The fact that these rulers of their respective smaller or larger commercial caliphates are now being summoned before the people’s court one after the other: can we take that as proof that nobody is tough in art and journalism anymore? Aren’t diamonds only created under pressure? Yes, aren’t these hyper-sensitive times when trainees, crying after the first criticism, give up the job they only wanted to do four days a week anyway? That didn’t bother anyone before!

To be honest, I feel sorry for Schweiger, who, by the way, has denied the allegations. If they should be correct: It remains to be hoped that those around him will succeed in getting him back on track.

This cartel of silence, however, is an example of a systemic problem that is increasingly encountering the realities of modern times.

One can only guess how many follow these developments with belated satisfaction. How many feel the satisfaction of having endured years of oppression among berserkers who derive art not from skill but from servants.

There must be many who couldn’t wait for the improbable day when justice might yet come. They were silent for obvious reasons.

But it is also a little surprising that no one from a position of strength once said: Dear public, something is going terribly wrong here. I am resigning from this system. Have you heard that a lot in recent years? – Not me.

If we look at the public statements about Döpfner or Schweiger, it is a little regrettable that many a companion only seems to realize at the end of the value chain who they actually got the money from.

The readership usually registers this with pleasant horror: Oh, that’s how they’re on it, right? I thought so! Sex, crime, abuse of power, drugs, alcohol. Friend and foe are clearly defined, especially when Sauron Springer is also involved.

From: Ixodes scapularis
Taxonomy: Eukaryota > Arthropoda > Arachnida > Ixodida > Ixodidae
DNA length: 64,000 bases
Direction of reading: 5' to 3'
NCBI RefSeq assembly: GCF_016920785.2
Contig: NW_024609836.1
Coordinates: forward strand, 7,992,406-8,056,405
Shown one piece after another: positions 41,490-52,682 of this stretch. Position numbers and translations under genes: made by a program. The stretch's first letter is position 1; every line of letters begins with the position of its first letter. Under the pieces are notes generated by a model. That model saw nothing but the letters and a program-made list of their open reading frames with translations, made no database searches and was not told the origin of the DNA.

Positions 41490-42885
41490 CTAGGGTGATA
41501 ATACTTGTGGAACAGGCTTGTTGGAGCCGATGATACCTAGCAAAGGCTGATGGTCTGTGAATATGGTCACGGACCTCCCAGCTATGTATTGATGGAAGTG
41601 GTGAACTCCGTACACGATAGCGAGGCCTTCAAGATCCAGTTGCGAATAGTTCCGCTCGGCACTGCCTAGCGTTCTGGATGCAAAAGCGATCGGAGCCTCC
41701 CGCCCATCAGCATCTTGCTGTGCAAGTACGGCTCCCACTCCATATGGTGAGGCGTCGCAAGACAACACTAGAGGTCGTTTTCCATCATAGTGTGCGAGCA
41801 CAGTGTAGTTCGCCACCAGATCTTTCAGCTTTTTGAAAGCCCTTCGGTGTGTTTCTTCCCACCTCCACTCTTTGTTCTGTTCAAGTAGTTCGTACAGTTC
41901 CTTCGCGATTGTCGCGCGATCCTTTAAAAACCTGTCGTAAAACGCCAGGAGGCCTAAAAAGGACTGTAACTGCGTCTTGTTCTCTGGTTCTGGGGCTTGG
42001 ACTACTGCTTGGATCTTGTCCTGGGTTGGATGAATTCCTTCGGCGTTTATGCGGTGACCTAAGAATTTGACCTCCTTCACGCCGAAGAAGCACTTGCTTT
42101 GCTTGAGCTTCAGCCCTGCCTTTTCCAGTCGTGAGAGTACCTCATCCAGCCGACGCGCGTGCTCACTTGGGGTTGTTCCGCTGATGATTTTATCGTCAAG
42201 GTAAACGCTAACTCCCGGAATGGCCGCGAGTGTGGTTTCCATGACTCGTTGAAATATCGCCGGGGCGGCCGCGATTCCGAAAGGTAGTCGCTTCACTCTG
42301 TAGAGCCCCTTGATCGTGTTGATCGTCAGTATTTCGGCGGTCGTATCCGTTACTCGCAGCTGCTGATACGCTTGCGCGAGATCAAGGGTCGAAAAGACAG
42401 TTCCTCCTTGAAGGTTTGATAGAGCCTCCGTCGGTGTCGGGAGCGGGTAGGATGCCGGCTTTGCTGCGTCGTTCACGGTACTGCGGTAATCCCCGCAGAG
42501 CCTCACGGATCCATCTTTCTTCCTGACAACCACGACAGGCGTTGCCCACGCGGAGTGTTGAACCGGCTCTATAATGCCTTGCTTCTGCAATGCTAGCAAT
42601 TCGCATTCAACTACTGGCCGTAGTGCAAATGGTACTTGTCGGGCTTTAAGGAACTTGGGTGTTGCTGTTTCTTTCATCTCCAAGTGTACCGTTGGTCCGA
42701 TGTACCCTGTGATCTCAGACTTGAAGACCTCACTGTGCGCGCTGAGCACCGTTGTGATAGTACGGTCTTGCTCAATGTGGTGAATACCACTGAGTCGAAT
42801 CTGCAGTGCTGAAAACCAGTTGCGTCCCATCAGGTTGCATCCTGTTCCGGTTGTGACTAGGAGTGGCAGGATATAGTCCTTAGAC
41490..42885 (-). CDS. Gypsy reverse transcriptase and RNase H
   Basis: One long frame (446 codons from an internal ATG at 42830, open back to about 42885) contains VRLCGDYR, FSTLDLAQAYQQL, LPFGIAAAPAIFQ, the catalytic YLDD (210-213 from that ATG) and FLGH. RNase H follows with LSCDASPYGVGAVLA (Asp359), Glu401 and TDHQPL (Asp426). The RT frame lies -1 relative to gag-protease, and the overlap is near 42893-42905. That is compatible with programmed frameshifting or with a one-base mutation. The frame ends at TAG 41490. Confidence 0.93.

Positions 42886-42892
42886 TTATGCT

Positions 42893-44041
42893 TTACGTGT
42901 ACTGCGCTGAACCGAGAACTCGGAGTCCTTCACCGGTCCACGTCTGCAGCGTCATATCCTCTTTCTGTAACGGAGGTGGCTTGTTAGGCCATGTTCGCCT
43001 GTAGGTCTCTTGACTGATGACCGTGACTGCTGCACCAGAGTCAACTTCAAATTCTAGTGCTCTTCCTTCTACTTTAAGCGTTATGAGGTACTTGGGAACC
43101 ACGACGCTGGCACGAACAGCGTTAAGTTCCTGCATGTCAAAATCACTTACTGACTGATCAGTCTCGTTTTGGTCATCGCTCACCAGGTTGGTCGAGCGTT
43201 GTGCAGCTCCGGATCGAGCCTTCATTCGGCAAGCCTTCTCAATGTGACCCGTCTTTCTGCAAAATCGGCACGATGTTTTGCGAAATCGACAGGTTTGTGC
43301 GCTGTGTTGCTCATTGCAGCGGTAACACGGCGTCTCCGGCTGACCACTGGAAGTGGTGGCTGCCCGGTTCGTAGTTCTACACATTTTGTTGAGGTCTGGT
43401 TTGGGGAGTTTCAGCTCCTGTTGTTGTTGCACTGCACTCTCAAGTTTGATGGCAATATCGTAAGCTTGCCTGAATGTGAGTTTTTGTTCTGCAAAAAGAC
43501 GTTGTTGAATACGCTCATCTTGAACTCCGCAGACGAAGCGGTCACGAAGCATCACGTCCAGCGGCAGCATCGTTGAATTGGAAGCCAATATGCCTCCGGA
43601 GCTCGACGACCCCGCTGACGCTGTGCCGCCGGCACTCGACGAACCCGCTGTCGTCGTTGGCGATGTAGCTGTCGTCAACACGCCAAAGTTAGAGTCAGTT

These stories are not only of legal interest. They are incredibly popular to read and suddenly have just as much a place in the arts pages as they do in the nail salon. Everyone can sympathize here.

It is logical that the newspapers and magazines are researching themselves sorely to get some murmuring as a story, in order to finally present the German Harvey Weinstein at some point. And if not really hard, then at least, well, poached.

Say what is. And what could have been. In terms of journalism, this is a gold mine. Sometimes work is done like on the Schweiger set: When intoxicated, the first victim is accuracy.

There are still hundreds of stories like this waiting out there from bosses who didn’t manage to make the spiritual and moral change because they themselves learned this corporate culture and in all their limitations don’t know anything else or don’t want to know anything else. From where?

Broadcasters, shareholders, film companies let them do their thing as long as they are profitable. As long as the monster lays eggs, nobody asks what it actually gets to eat.

And so they still sit in jury chairs and in comedy shows or lounge on the benches in Borchardt and can trust that they are safe as long as more money comes in than outrageousness goes out.